NBCC board member Kevin Prufer offers these thoughts on his years on the board.
One of the satisfactions of having hung around the NBCC Board for seven years is that I’ve seen many of the same conversations played out over and over again. One of the most common goes something like this:
First, a board member points out that translated books often seem to get short shrift in our deliberations. (I’ll confess that this has often been me.)
Someone else then helpfully suggests that maybe we need a new category called “Books in Translation.”
A third Member of the Board inevitably counters that by asking how we’d ever judge such a category. Wouldn’t we be comparing translated books of poetry to translated books of nonfiction to translated biographies? How would that even work?
And are we expert enough to make these kinds of distinctions? another asks. I mean, we’ve got people here who speak Spanish, French, and German, but what about Latvian? What about Hungarian? Or Icelandic? We’re just not qualified to judge.
But, I say, we know a good book when we see one. Isn’t that the important thing? And if we need to, we can always seek outside counsel, too.
And furthermore (I say into the dead air) we’re not experts on the subjects of the various biographies, are we? But we make judgment calls there, too. Or we ask people who know.
(Here, someone whispers to his neighbor that he never feels very confident of his judgment of translated books, anyway.)
But, the woman on my right says, there’s still the question of comparing translated books of poetry to biographies and novels and memoirs.
And there we sit, until someone says, What we need is seven translation categories, one for each area.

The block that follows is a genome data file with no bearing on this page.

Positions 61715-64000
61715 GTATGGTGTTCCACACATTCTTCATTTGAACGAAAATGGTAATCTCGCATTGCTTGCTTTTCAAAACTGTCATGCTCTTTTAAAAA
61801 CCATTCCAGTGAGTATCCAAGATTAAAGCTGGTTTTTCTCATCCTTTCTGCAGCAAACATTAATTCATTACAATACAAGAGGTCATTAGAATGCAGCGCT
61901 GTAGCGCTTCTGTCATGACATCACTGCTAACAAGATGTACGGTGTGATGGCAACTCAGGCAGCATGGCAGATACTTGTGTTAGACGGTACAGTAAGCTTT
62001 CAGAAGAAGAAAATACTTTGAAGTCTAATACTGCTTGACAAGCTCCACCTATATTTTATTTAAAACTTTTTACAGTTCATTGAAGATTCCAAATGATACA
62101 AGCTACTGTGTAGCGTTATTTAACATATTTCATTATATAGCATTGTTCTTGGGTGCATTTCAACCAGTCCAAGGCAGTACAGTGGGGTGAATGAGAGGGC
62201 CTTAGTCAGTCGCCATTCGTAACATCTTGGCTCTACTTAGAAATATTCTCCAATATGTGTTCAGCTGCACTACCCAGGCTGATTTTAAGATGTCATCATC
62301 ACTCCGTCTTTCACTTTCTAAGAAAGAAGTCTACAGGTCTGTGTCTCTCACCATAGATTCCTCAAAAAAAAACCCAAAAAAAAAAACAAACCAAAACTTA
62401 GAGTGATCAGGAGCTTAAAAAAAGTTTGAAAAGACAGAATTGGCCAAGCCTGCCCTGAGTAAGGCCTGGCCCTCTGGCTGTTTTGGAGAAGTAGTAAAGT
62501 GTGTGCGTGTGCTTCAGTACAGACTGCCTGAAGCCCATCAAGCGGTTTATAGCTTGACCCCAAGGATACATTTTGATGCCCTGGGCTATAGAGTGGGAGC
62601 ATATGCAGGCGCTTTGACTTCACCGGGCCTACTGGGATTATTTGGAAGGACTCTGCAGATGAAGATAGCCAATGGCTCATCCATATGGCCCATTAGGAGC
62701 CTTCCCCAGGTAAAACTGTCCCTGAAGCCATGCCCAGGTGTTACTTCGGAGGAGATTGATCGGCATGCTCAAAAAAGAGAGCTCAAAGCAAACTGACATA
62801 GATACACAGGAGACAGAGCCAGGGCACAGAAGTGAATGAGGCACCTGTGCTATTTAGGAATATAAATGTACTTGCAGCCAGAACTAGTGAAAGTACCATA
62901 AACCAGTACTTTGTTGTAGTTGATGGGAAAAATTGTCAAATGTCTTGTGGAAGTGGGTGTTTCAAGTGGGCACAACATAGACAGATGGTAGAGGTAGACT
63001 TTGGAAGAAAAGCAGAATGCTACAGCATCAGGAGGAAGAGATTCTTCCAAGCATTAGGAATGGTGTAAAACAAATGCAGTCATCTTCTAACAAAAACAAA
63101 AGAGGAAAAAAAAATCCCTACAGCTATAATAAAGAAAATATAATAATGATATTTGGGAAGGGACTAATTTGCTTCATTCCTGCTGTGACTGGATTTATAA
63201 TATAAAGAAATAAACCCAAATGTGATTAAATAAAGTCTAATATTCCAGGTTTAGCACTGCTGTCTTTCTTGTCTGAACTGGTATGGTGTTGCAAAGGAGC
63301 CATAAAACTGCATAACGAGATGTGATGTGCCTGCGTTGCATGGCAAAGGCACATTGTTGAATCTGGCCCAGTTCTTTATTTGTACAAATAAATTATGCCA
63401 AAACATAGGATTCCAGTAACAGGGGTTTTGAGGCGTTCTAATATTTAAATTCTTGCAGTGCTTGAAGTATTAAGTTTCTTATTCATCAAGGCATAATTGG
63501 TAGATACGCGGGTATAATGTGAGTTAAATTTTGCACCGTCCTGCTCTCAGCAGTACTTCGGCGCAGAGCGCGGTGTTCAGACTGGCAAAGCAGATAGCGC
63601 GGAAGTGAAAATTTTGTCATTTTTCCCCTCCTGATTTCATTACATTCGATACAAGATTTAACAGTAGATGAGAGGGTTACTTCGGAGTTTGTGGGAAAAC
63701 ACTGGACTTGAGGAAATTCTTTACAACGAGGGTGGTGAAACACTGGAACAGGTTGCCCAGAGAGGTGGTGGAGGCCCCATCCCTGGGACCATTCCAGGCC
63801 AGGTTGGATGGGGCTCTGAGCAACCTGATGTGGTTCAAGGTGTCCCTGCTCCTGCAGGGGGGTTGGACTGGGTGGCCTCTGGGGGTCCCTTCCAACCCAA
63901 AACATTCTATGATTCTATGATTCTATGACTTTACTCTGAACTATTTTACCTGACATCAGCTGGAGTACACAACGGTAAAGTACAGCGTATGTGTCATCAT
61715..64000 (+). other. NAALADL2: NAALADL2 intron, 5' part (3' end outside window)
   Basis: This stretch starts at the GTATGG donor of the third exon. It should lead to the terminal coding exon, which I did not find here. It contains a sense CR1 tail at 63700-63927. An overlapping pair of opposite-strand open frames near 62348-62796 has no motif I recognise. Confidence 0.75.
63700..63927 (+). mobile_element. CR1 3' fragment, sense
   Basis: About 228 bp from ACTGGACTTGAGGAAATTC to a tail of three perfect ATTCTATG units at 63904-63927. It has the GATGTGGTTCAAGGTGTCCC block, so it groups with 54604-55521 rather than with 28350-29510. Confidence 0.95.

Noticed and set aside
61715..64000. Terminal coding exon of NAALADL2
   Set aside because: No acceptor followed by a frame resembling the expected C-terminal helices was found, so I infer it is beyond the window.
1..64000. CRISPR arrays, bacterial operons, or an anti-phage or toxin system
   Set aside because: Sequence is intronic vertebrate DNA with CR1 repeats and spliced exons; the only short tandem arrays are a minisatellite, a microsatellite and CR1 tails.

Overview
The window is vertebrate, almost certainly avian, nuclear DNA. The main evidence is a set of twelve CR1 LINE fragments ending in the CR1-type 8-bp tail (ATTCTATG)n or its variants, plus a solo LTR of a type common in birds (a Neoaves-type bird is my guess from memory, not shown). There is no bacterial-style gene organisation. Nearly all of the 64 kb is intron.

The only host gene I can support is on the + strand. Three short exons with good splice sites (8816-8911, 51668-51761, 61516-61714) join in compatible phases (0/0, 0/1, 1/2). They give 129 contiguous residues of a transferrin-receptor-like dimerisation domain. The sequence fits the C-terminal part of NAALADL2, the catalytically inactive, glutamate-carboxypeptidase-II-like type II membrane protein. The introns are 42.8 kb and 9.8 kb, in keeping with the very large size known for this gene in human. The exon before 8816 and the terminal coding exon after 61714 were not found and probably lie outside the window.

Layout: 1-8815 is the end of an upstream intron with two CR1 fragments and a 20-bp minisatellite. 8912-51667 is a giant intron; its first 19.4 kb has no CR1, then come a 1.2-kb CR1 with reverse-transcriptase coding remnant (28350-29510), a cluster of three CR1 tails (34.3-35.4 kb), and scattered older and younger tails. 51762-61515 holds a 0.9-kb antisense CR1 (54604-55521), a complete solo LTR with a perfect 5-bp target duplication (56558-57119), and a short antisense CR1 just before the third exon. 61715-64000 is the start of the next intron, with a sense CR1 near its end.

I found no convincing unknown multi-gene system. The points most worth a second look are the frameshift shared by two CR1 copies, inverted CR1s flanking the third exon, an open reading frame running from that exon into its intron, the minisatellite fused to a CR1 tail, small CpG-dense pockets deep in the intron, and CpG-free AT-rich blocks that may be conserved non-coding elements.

Or, someone else suggests, we could give some kind of special award for a translated book now and then.
Then I ask if that would mean excluding translations from the regular awards.
And everyone shrugs.
It’s getting kind of late, someone murmurs. So we move on to more pressing business.
The truth is, though, that I think we have a chronic translation problem on the NBCC Board. We opted, many years ago, to include translations because, as an organization of book critics, we’re in the business of rewarding the best books published each year, regardless of a writer’s nationality or native language. So long as the books are published in English in this country, they’re eligible.
And, sure, in recent memory we’ve given the fiction award to Roberto Bolano’s 2666 and now and then have translated books among the finalists, especially in poetry. But it’s also true that translated books raise all kinds of questions for the Board that books composed in English do not. And as a result, they have to overcome dissent and worry that others books skate past.
I fully expect to repeat this conversation at least once more before my seven years on the Board ends in March. Maybe it will revolve around Elena Fanailova’s marvelous THE RUSSIAN VERSION. Or maybe it will concern Mahmoud Darwish’s IF I WERE ANOTHER. Or Novica Tadic’s DARK THINGS. Who knows?
And maybe I’ll luck out and some reader will email me the perfect solution before that conversation begins again.